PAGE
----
vgc 2018 bilbao special eventRunner-up Eduardo Cunha’s take on the classic double Tapu, Arcanine, Kartana, Porygon2 and *insert Trick Room attacker here* team archetype was far from standard. Cunha’s Tapu Fini played a hybrid of an attacker and a support Pokemon, being able to utilize both of its types offensively but also having access to Haze and Light Screen. Cunha opted for Mudsdale as his Trick Room attacker/Ground-type, and it was clutch in nearly all of his Top Cut matches. This Mudsdale decided against the popular Assault Vest item in favor of a pinch berry and the option to protect itself. This was an intelligent choice from Cunha, as many players will immediately see Mudsdale as a threat, and having access to Protect likely discouraged double targets into it.

vgc 2018 bilbao special event

Finally, I’d like to examine Barry Anderson’s and Ruben Pereira’s take on the Tailwind+Tapu Lele archetype. Anderson opted for a Fightinium Z Kartana with Swords Dance which likely claimed many KO’s on unsuspecting Porygon2’s looking to set up Trick Room. Pereira’s use of Magnezone was a great call for this tournament, even managing to rattle 2013 World Champion Arash Ommati in their Top 8 set. Ommati, being one of Europe’s top players, was able to beat Magnezone despite its great matchup.

Speaking of Arash Ommati…

Early Consistency

vgc 2018 bilbao special event

Ommati celebrating his 7-0 start in Bilbao. Image credit to @Mean_vgc on Twitter (aka Arash Ommati’s Twitter)

Despite a lacking performance in Anaheim, Arash Ommati has made it to the Top Cut in every major European tournament in the 2018 season. Sitting comfortably at 525 Championship Points, Arash has almost double the amount needed for European Worlds invite and is currently number one in the world in the Championship Point standings.

If there’s anyone doing World Champion Ryota Otsubo’s team proud, it’s Ommati. While not the exact same team, the elements of Otsubo’s team are there in Ommati’s. The Whimsicott is able to set up Tailwind so Tapu Fini and Garchomp are able to start racking up KO’s, while Celesteela is a perfect defensive pivot for the team.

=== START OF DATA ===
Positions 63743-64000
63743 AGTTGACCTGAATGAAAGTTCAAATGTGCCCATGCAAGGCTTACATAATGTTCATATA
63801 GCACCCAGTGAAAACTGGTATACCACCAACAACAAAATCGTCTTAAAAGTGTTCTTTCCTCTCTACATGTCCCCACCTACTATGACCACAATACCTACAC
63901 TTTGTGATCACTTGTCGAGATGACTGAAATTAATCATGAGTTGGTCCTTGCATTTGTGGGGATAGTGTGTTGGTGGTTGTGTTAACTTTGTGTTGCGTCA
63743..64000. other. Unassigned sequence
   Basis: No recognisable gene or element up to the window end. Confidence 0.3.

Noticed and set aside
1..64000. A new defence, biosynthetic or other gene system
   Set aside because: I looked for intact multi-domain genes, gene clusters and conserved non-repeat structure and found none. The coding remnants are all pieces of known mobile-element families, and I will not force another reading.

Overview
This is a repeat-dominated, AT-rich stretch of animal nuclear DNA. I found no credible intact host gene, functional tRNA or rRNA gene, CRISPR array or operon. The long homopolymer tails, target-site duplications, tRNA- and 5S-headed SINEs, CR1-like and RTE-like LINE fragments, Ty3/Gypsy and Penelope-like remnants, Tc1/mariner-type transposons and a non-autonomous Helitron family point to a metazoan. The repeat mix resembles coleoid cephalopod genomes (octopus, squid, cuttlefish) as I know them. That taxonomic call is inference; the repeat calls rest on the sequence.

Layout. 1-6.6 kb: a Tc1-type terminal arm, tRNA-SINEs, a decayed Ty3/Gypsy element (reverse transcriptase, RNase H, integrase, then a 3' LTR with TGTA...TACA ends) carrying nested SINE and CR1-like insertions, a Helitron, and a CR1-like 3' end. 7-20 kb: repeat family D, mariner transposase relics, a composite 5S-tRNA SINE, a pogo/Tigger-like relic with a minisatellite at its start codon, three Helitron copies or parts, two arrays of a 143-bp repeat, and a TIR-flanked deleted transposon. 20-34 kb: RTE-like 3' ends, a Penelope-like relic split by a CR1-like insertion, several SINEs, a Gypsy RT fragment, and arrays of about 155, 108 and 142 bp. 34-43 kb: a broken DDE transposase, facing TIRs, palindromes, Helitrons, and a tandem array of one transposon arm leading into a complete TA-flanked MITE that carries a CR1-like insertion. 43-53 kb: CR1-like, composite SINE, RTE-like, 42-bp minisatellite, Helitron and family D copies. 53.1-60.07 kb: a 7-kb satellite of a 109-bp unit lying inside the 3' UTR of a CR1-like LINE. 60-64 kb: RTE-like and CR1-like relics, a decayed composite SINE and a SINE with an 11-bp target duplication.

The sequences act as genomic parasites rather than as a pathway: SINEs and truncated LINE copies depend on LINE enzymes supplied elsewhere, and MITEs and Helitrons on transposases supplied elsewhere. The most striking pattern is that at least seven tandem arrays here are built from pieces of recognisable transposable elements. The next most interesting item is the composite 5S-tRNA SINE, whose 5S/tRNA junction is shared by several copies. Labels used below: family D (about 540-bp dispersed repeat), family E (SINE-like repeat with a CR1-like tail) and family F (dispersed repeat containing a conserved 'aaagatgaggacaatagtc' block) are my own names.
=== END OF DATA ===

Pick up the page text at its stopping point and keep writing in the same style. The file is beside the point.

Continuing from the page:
It’s unlikely that Ommati will deviate from this team for the remainder of the season, but once 2018 rolls around, he’ll be forced to change things up. You have to commend his unbelievable run so far in this very young season.

Meet the New Caster!

vgc 2018 bilbao special event

Labhaosia Cromie (pictured to the far right) waves to the camera with her fellow VGC casters. Image credit to @OneHitKayOh on Twitter

Labhaoisa Cromie recently joined the European commentary team with Bilbao as her inaugural event. Her existing chemistry with the rest of the returning cast definitely showed, and I think she did a great job in balancing analysis with play-by-play commentary. It’s always great seeing new commentators every now and again, and I’m sure she’ll be brought back on for London Internationals next month.

Final Thoughts

There have been a lot of post-Worlds events for the 2017 season and I’m sure we’re all getting a bit tired of VGC 2017, but Bilbao and Hartford proved that this metagame is still evolving. We continue to see the same old Tapu Koko, Arcanine, Celesteela and Garchomp, but its the new ways players are discovering to beat these consistent strategies that continue to make VGC 2017 fun to watch.

For those of you that are still bored of the format, don’t worry, we only have about a month until the release of Ultra Sun and Ultra Moon. London should be exciting though. Until then we’ve got a couple more North American events to cover so stay tuned for more of our coverage!

Thanks for reading!


You can like The Game Haus on Facebook and follow us on Twitter for more sports and esports articles from other great TGH writers along with Eric! (@aricbartleti)

Images from Pokemon Sun and Moon, Ken Sugimori and The Pokemon Company International

Featured image credit to tournamentcenter.eu

Teams data collected/provided by Nicholas Borghi, Michael Bailey and Trainer Tower

To continue enjoying great content from your favorite writers, please contribute to our Patreon account! Every little bit counts. We greatly appreciate all of your amazing support! #TGHPatreon

West coast player, east coast champion: VGC 2018 Hartford Regional Championships recap (Tuesday)

Alberto Lara, a player based mainly on the west coast, is your Hartford Regional Champion. Lara has been quite a consistent player for the VGC 2017 format, achieving numerous Top Cut placings at the regional level. With this win, Lara is the first player from the United States to earn his invite to the 2018 Pokemon World Championships just a little over a month into the new season. We have a lot to talk about from Hartford, but first here are your Top 8 results.

Results & Teams (Top 8)

1. Alberto Lara

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2. Brady Smith

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3. Jancarlo Samayoa

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4. Stephen Mea

5. Joshua Lorcy

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6. Sohaib Mufti

7. Jeremy Rodrigues 

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8. Kevin Swastek

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*Fun fact: Three players in this Top Cut also appeared in the Top Cut of the Ft. Wayne Regional Championships. However, only one of them used the same team for this tournament.